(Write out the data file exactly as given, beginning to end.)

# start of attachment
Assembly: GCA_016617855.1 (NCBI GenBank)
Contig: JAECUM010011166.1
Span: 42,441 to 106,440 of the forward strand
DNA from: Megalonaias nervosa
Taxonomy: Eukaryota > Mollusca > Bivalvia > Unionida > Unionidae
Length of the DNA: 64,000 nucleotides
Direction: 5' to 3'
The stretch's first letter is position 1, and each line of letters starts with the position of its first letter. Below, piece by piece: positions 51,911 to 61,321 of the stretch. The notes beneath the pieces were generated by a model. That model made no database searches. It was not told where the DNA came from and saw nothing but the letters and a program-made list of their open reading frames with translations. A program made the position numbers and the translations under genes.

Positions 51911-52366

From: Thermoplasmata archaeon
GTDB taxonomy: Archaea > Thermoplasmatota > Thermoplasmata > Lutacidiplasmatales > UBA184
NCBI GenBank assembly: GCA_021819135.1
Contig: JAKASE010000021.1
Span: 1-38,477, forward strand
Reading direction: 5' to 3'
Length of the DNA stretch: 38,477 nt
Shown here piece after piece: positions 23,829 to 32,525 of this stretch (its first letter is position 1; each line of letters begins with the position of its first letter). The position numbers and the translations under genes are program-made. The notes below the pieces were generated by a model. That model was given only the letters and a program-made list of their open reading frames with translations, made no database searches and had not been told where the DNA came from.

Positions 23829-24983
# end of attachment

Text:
Assembly: GCA_016617855.1 (NCBI GenBank)
Contig: JAECUM010011166.1
Span: 42,441 to 106,440 of the forward strand
DNA from: Megalonaias nervosa
Taxonomy: Eukaryota > Mollusca > Bivalvia > Unionida > Unionidae
Length of the DNA: 64,000 nucleotides
Direction: 5' to 3'
The stretch's first letter is position 1, and each line of letters starts with the position of its first letter. Below, piece by piece: positions 51,911 to 61,321 of the stretch. The notes beneath the pieces were generated by a model. That model made no database searches. It was not told where the DNA came from and saw nothing but the letters and a program-made list of their open reading frames with translations. A program made the position numbers and the translations under genes.

Positions 51911-52366

From: Thermoplasmata archaeon
GTDB taxonomy: Archaea > Thermoplasmatota > Thermoplasmata > Lutacidiplasmatales > UBA184
NCBI GenBank assembly: GCA_021819135.1
Contig: JAKASE010000021.1
Span: 1-38,477, forward strand
Reading direction: 5' to 3'
Length of the DNA stretch: 38,477 nt
Shown here piece after piece: positions 23,829 to 32,525 of this stretch (its first letter is position 1; each line of letters begins with the position of its first letter). The position numbers and the translations under genes are program-made. The notes below the pieces were generated by a model. That model was given only the letters and a program-made list of their open reading frames with translations, made no database searches and had not been told where the DNA came from.

Positions 23829-24983